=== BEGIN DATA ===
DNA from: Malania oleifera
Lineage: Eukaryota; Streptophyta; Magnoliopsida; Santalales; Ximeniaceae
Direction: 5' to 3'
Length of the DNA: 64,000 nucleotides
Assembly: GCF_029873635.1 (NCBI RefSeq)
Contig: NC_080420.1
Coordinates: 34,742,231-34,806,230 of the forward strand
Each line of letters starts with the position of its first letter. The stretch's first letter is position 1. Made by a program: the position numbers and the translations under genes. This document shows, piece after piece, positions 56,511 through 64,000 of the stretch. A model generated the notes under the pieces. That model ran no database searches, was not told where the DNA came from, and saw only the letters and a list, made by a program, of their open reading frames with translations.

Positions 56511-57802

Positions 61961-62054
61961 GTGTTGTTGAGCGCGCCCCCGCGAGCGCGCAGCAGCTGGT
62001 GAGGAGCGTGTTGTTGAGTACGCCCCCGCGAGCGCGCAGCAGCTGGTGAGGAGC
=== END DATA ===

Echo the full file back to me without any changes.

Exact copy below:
DNA from: Malania oleifera
Lineage: Eukaryota; Streptophyta; Magnoliopsida; Santalales; Ximeniaceae
Direction: 5' to 3'
Length of the DNA: 64,000 nucleotides
Assembly: GCF_029873635.1 (NCBI RefSeq)
Contig: NC_080420.1
Coordinates: 34,742,231-34,806,230 of the forward strand
Each line of letters starts with the position of its first letter. The stretch's first letter is position 1. Made by a program: the position numbers and the translations under genes. This document shows, piece after piece, positions 56,511 through 64,000 of the stretch. A model generated the notes under the pieces. That model ran no database searches, was not told where the DNA came from, and saw only the letters and a list, made by a program, of their open reading frames with translations.

Positions 56511-57802

Positions 61961-62054
61961 GTGTTGTTGAGCGCGCCCCCGCGAGCGCGCAGCAGCTGGT
62001 GAGGAGCGTGTTGTTGAGTACGCCCCCGCGAGCGCGCAGCAGCTGGTGAGGAGC